Canopy removal significantly reduced temporal variation in community respiration by, on average, 50% and this effect was independent of mechanical disturbance treatments (Fig 3, Table 1). Mechanical disturbance did not affect temporal variation of community respiration. The temporal mean of community respiration was 20.3 and 3 mmol C m−2 h−1, for C+ and C– treatments, respectively, indicating that canopy removal reduced community respiration by about one order of magnitude. Neither the separate nor the combined effects of canopy removal and mechanical disturbance affected understorey ecosystem respiration (Table 1).

After 6 months of experimentation, net primary productivity significantly varied only between C+ and C– treatments (Fig 4, P = 0.002, P = 0.92, P = 0.79 for canopy removal, mechanical disturbance, and interaction, respectively). At the end of the experiment, biomass tended to respond negatively to the interaction between canopy removal and mechanical disturbance (Fig 4). ANOVA, however, showed non-significant effects of treatments on biomass (P>0.1 for canopy, disturbance, and interaction).

SIMPER routines conducted on data pooled across mechanical disturbance treatments showed that up to 10 and 8 species in Nordostwatt and Westwatt, respectively, explained>60% of dissimilarity between canopy treatments (Table 2). In general, removal of canopy had a strong negative effect on the abundance of C. rupestris, Phymatolithon spp., and the polychaete Spirorbis spirorbis (Table 2). On the other hand, abundances of C. crispus and M. stellatus, in addition to filamentous algae such as C. sericea, Dumontia contorta, and Ceramium virgatum, and the foliose green algae Ulva spp. increased in response to canopy removal (Table 2).


Our results showed that species synchrony significantly decreased as a result of the loss of canopy, indicating that compensatory dynamics may have been strengthened upon canopy removal. Canopy removal led to a decrease in net primary productivity (NPP) and temporal variation of community respiration (VCR). Neither separate nor interactive effects of mechanical disturbance on species synchrony, NPP, and VCR were observed. These results support the notion that compensatory species dynamics stabilise aggregate community properties. They also indicate that canopy removal, but not smaller-scale mechanical disturbances, may significantly affect mechanisms contributing to community stability.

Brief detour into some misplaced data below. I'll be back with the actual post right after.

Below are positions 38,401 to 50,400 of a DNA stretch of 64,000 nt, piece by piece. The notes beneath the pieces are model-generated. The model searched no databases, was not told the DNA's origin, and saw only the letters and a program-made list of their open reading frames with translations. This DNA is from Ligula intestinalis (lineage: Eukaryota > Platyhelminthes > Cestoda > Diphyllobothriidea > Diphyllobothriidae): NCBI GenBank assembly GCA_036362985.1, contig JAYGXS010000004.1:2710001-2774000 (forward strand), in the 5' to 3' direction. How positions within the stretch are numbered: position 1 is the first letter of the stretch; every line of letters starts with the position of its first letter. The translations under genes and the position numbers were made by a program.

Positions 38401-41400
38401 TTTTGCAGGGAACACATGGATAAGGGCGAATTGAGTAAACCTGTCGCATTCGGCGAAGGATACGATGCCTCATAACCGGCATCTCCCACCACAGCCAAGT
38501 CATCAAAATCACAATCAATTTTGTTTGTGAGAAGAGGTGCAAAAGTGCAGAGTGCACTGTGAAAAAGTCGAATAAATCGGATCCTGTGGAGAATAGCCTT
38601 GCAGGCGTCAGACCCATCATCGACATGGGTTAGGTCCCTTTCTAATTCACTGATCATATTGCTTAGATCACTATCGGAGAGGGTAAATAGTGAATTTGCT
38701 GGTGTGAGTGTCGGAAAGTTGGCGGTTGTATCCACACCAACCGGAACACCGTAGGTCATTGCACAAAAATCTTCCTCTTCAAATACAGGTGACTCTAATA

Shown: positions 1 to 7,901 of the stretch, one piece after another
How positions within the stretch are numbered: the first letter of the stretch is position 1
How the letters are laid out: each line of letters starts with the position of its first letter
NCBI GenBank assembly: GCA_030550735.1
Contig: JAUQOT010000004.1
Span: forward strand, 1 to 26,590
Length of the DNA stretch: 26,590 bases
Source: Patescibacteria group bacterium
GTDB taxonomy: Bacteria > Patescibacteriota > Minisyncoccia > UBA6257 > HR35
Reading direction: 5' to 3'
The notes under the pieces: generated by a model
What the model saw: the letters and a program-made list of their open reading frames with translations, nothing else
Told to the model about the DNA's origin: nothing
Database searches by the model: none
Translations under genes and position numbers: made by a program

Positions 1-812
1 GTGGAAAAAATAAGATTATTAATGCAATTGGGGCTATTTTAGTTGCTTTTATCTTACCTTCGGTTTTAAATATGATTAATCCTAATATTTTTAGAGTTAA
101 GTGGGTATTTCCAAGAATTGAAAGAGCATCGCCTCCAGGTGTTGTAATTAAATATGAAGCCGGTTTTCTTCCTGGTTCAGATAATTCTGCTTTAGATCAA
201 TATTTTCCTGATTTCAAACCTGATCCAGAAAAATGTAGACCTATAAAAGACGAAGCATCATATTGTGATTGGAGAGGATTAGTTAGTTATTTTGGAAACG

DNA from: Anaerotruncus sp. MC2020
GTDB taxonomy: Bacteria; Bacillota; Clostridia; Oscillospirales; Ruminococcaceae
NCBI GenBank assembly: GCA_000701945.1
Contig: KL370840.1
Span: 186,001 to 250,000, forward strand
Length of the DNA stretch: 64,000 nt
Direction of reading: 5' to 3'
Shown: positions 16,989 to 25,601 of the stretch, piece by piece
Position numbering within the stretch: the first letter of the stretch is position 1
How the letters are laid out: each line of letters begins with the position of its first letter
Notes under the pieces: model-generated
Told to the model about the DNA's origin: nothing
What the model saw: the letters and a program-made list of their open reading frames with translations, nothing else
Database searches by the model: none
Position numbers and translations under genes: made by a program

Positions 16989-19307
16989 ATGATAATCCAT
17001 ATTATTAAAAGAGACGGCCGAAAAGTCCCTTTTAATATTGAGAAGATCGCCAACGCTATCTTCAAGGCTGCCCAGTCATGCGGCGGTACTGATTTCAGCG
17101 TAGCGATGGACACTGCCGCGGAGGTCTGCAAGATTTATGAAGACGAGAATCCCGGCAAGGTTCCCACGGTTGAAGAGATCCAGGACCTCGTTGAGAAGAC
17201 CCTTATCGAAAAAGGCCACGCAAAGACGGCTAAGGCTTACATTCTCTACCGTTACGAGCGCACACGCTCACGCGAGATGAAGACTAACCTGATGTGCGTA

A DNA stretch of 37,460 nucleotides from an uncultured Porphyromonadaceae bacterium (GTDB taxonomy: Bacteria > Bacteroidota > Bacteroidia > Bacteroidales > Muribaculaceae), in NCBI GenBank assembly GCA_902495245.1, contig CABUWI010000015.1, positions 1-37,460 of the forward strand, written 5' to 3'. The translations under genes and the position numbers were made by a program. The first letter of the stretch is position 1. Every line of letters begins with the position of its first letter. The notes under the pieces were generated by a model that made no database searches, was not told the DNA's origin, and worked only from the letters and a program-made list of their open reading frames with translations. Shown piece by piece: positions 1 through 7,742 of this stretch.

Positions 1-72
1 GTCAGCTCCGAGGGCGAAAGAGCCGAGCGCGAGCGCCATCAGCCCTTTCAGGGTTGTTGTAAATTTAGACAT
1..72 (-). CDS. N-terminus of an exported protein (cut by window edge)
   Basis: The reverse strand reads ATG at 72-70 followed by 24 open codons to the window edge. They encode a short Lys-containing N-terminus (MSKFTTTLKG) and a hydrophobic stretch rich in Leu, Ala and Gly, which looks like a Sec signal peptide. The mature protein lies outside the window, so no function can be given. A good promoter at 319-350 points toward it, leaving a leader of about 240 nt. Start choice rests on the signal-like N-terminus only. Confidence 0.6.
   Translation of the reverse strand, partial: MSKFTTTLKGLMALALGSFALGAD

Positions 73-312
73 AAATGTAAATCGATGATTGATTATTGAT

Canopy-forming species usually reduce the variability in environmental factors [21,22]. Since seasonal changes in, for example, temperature and light, can be large in Helgoland [44], experimental canopy removal exposed the understorey assemblage to a wide range of environmental conditions. Different species may be competitively dominant at different times [61], which can foster the occurrence of asynchronous, compensatory dynamics among species exposed to large environmental variability [3,62]. In our experiment, for instance, canopy loss had lead to an average increase in light regime of ca. 400% during summer months [63]. Such changes may have detrimental effects for some understorey species, like low-light adapted seaweeds, but may have beneficial effects for high-light adapted macroalgae. In fact, abundance of low-light adapted crustose red algae (e.g. Phymatolithon spp.) declined in plots where the F. serratus canopy was removed, while abundance of high-light adapted green algae (e.g. Ulva spp.) increased here relative to control plots. Moreover, insulation effects of F. serratus canopies at the study site during low tide may reduce air temperature in the understory for several hours during sunny afternoons by up to 20°C (M. Molis, unpublished data). Changes in sedimentation rate, light, and temperature regimes as a consequence of canopy loss have been reported as important abiotic drivers of community structure during subsequent succession in seaweed dominated communities [64,65]. Therefore, differential abilities of understorey species to cope with enhanced environmental variability upon canopy loss probably decreased species synchrony.